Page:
|This image is originally from http://themetapicture.com/brilliant-comeback/|
All credit due the creators and other such indemnification.
First of all, Brave is set in Scotland, not Ireland. I have relatives that would murder you for failing that distinction.
But with that
While it's true that it makes the most sense for the three protagonists and deuteragonist to be white for these three films, and also, for the bit and supporting players to be white in the contexts of the story, in the past four years Disney has failed to release a feature film in its princess pantheon with a non-white lead or a diverse cast. While the films are most definitely based on traditional fairy tales, every culture has a rich tradition of storytelling that Disney could've mined and adapted, but in four years, they've chosen from a strictly European formula. Also, stories such as "The Frog Prince" are from the same cultural landscape as "Rapunzel", but Disney storytellers set it in the Jazz age of New Orleans with a black protagonist, black villain, black mentor, white foil, and ethnically ambiguous love interest--more diversity in 2009 than 2014.
Additionally, while one could argue that old school Disney princess films such as "Snow White and the Seven Dwarfs", "Cinderella", and "Sleeping Beauty" skewed pretty closely to the original tales, "Frozen", Disney's latest offering, is set in the fictional land of Arendelle, with clothing, technology, and inheritance rights all suggesting an anachronism stew of time periods and locations with no real world counterpart. Kai and Gerda, the main characters of "The Snow Queen", upon which the movie is loosely based, are not even in the film, so loyalty to the source material is moot. Yet, all the characters were so white I barely noticed when SPOILER! the land was engulfed in an eternal blizzard. Clearly, while not actively whitewashing by refusing to update the racial makeup of Arendelle, Disney certainly isn't being progressive either.
As for the assertion that there are "plenty of ethnic Disney ladies", I invite the reader to check out the list of official Disney princesses here. If you'd like confirmation from the Mouse, there is a link here, that hasn't yet been updated to include Anna and Elsa. If you'd rather not distract from the brilliant wit that is this post, there are thirteen official Disney princesses, in order: Snow White, Cinderella, Aurora (Sleeping Beauty), Ariel (The Little Mermaid), Belle (Beauty and the Beast), Jasmine (Aladdin), Pocahontas, Mulan, Tiana (The Princess and the Frog), Rapunzel (Tangled), Merida (Brave), and Anna and Elsa (Frozen). Esmerelda doesn't count as a princess, being the love interest of her film instead of the protagonist (like Jasmine), and not being royal by either birth or marriage (like Mulan) and also because basically Disney says so. Note that out of 13 princesses, two are Asian, one is American Indian, and one is black, bringing the total to a whopping four. Let everyone be aware that 4/13 qualifies as plenty. Try arguing that point should you get that grade on a test--which would be a 31%, for anyone keeping track. And the fact that Tiana has no black friends to hang out with at the Disney princess parties, that Pocahontas is the only American Indian, and South Asian Jasmine and East Asian Mulan don't know any princesses who look like them, we've added up to that ugly little t-word: tokenism. If you break through the glass ceiling, but you're standing alone on the rubble with no one following behind, you haven't really accomplished much.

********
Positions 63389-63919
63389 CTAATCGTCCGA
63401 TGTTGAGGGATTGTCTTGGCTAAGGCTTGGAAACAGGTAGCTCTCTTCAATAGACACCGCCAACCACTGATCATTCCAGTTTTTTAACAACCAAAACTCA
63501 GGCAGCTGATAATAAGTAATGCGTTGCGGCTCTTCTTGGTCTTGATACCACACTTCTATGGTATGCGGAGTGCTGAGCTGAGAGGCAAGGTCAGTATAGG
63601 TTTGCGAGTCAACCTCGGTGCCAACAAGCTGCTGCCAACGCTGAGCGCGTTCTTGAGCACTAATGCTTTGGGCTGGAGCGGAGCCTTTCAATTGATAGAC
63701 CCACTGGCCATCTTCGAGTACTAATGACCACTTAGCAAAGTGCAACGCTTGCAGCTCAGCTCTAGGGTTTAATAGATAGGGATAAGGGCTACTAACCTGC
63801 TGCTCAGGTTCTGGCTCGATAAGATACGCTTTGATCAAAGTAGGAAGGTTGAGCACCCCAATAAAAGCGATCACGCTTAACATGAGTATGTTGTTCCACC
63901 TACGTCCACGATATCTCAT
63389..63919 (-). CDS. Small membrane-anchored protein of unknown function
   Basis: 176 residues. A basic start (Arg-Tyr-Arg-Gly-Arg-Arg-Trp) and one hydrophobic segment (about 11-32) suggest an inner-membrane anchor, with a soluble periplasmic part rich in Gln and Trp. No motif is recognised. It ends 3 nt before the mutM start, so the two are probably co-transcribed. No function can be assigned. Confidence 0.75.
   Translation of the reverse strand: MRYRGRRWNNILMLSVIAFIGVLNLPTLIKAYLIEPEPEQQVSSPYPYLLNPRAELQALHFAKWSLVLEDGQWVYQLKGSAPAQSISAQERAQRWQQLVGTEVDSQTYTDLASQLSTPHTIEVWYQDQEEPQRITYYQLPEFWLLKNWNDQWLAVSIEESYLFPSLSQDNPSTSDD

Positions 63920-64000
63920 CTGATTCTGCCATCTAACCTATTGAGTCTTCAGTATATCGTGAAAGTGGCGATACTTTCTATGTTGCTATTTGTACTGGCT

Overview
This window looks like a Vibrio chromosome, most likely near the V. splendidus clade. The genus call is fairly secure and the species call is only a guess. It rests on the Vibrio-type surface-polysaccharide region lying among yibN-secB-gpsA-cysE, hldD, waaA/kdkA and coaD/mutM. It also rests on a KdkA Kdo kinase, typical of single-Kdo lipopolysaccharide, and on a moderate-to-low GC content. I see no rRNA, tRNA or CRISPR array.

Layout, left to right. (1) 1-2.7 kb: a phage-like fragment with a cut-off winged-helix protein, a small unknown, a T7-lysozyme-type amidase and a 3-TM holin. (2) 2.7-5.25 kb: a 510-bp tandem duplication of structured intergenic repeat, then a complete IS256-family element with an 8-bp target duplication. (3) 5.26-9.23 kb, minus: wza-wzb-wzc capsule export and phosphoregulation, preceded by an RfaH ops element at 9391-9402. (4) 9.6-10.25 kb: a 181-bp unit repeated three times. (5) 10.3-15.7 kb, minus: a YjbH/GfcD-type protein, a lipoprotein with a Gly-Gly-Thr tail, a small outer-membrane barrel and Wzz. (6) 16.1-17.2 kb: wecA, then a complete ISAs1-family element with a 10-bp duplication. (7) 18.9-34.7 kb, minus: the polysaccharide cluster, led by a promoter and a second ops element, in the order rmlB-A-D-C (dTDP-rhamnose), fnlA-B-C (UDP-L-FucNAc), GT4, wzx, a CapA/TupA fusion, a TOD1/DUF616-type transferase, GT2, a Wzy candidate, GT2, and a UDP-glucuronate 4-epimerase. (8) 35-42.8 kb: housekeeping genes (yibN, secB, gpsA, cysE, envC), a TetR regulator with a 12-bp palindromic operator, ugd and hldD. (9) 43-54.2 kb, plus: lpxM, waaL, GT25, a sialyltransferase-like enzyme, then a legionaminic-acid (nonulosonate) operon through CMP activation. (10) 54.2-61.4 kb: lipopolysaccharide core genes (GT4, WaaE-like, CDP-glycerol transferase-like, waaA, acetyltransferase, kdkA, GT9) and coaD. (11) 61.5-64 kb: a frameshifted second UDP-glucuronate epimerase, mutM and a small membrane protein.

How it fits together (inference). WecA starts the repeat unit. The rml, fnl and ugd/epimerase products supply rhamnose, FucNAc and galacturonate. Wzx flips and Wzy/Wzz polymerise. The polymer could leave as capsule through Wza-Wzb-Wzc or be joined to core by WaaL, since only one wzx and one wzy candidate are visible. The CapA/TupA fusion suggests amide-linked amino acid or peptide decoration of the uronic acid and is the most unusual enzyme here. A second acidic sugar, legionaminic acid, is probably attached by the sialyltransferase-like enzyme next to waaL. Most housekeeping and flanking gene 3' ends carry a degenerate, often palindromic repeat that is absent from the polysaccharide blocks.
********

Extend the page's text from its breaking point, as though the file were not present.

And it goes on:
I don't want to live in a PC world, filled with stories and characters that have been flexed and molded to appease everyone and so please no one. I loved "Tangled", I adored "Brave", and "Frozen" warmed the cockles of my fairy tale loving but feminist heart. I wouldn't change a thing about any of them. I would want to see movies--and I mean feature films that are added to the official princess list--that feature characters as flawed, interesting, diverse, and heroic as Rapunzel, Merida, Anna, and Elsa with a plethora of skin tones and ethnic backgrounds. I want the rich tapestry of folktales and legends from Europe, Asia, Africa, Australia, and the Americas updated, adapted, and given a Disney ending. I want an upgrade from tokenism to diversity. I want Disney, the stamp upon my childhood, to stop whitewashing. And I want them to mean it.